Place, publisher, year, edition, pages
Columbus, OH: , 2010
Keyword
Planned link and spontaneous link, boundary spanners, disaster management, bureaucratic organisation, trust
National Category
Social Work
Research subject
Social Work
Identifiers
urn:nbn:se:kau:diva-12532 (URN)
Available from: 2012-03-26 Created: 2012-03-26 Last updated: 2013-03-19Bibliographically approved
3. Emotional smoothness and confidence building: Boundary spanners in a civil-military collaboration context
Open this publication in new window or tab >>Emotional smoothness and confidence building: Boundary spanners in a civil-military collaboration context
2014 (English)In: International Journal of Work Organisation and Emotion, ISSN 1740-8938, E-ISSN 1740-8946, Vol. 6, no 3, 223-239 p.Article in journal (Refereed) Published
Place, publisher, year, edition, pages
InderScience Publishers, 2014
National Category
Sociology
Research subject
Sociology; Psychology
Identifiers
urn:nbn:se:kau:diva-26442 (URN)10.1504/IJWOE.2014.065757 (DOI)
Available from: 2013-02-21 Created: 2013-02-21 Last updated: 2017-12-06Bibliographically approved
4. The Inadequacy of Bureaucratic Organizations: Organizational Adaptation through Boundary Spanning in a Civil-Military Context
Open this publication in new window or tab >>The Inadequacy of Bureaucratic Organizations: Organizational Adaptation through Boundary Spanning in a Civil-Military Context
2012 (English)In: Res Militaris, E-ISSN 2265-6294, Vol. 3, no 1, 1-23 p.Article in journal (Refereed) Published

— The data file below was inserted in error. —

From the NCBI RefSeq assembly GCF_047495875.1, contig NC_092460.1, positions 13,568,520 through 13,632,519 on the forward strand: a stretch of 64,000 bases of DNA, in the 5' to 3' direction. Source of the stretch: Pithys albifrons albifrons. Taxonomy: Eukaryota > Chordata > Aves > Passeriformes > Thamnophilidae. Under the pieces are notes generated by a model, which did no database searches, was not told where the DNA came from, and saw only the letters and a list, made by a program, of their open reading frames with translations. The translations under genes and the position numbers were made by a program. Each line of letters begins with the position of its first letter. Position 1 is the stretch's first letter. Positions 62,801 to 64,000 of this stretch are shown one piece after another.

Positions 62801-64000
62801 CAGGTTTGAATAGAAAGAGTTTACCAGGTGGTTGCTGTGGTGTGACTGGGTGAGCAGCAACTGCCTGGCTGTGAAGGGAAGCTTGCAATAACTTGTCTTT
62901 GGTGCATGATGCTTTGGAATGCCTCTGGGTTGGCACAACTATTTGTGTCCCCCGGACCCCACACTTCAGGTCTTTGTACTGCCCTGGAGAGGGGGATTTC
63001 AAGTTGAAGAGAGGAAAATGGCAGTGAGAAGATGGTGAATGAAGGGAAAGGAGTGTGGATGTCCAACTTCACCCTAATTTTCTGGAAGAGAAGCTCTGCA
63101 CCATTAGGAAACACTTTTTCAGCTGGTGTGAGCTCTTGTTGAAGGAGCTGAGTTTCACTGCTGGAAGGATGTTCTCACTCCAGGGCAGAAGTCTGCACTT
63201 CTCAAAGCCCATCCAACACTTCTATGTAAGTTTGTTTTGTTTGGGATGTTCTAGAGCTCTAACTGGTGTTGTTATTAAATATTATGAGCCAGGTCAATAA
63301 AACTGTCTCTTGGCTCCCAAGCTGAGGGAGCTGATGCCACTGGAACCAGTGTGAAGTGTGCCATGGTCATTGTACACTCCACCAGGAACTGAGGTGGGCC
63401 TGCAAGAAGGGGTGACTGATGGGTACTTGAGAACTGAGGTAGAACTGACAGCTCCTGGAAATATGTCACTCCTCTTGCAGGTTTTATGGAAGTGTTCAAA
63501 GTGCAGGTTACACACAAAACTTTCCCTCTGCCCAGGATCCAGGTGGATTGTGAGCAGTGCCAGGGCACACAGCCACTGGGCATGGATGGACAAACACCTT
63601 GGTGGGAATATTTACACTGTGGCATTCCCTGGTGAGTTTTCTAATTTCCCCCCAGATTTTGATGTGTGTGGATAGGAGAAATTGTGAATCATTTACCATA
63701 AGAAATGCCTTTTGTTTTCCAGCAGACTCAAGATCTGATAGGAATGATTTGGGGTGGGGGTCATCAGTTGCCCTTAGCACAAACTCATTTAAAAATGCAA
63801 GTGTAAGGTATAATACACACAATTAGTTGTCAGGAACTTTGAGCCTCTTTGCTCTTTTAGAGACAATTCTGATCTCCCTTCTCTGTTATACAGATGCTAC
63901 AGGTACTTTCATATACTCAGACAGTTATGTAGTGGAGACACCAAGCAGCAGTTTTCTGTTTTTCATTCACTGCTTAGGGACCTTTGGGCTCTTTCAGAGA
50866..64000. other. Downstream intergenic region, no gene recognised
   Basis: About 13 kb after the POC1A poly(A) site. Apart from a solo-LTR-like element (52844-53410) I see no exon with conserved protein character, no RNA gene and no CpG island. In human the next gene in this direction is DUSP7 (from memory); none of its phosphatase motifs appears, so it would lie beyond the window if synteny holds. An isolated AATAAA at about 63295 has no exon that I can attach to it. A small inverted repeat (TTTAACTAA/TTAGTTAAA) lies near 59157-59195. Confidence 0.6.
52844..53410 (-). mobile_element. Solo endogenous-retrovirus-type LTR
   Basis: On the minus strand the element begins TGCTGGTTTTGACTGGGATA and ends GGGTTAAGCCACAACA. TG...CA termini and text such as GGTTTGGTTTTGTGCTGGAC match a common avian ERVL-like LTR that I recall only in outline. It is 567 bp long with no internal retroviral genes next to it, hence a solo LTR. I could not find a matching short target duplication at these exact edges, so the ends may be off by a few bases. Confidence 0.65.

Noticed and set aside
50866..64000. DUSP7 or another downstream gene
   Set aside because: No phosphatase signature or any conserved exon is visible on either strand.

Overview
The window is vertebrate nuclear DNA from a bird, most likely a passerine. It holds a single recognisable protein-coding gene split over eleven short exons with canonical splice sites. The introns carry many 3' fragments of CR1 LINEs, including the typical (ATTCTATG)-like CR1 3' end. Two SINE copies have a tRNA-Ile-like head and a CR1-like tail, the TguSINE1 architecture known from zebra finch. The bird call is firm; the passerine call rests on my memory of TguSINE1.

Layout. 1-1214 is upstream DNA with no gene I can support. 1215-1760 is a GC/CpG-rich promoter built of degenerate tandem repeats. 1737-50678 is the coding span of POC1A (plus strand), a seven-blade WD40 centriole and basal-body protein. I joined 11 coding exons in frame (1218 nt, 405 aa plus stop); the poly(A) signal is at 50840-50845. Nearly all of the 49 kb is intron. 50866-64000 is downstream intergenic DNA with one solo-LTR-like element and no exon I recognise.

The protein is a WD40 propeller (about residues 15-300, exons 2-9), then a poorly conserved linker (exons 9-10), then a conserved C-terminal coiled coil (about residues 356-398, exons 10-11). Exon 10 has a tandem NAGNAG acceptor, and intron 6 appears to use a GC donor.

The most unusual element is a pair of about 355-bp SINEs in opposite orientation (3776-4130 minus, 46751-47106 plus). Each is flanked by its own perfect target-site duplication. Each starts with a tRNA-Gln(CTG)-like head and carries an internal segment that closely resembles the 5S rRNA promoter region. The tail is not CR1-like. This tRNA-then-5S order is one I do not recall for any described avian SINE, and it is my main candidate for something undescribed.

Abstract [en]

Governmental bodies such as the Armed Forces are examples of bureaucratic organizations characterized by centralized hierarchical structure, rationality, stability, impersonal rules, clear boundaries, responsibility and authority. Critics claim that because of a rigid structure, organizations with a strict vertical hierarchy of authority do not function well in non-routine situations where creativity and flexibility are required. But hierarchy survives by incorporating elements that are not traditionally found in a classically bureaucratic structure. In the military context, liaison officers and military observers are examples of such elements, frequently operating with a high degree of independence between the boundaries of their own organization and its environment. The purpose of this study is to explore how bureaucratic, hierarchically structured organizations can function in a demanding and dynamic environment characterized by life and death situations? Twenty-one informants (mainly military officers) were interviewed. They had a variety of experiences and occupational roles in civil-military collaboration contexts. A grounded theory analysis of interview data shows that military organizations' adaptation to unpredictable environments can be empirically shown to be a balancing act between improvisation and flexibility on the one hand and the pursuit of structure and adherence to established hierarchical order on the other. For adaptation to be possible there must be actors (boundary spanners or links) to implement it, and meeting grounds (temporary organization) on which to work and get their act together.

Place, publisher, year, edition, pages
Paris: , 2012
Keyword
Bureaucratic organization, military, demanding environment, adaptation, structure, flexibility, improvisation, temporary organizations, links, boundary spanners
National Category
Social Sciences
Research subject
Sociology
Identifiers
urn:nbn:se:kau:diva-26443 (URN)
Available from: 2013-01-17 Created: 2013-02-21 Last updated: 2017-12-06Bibliographically approved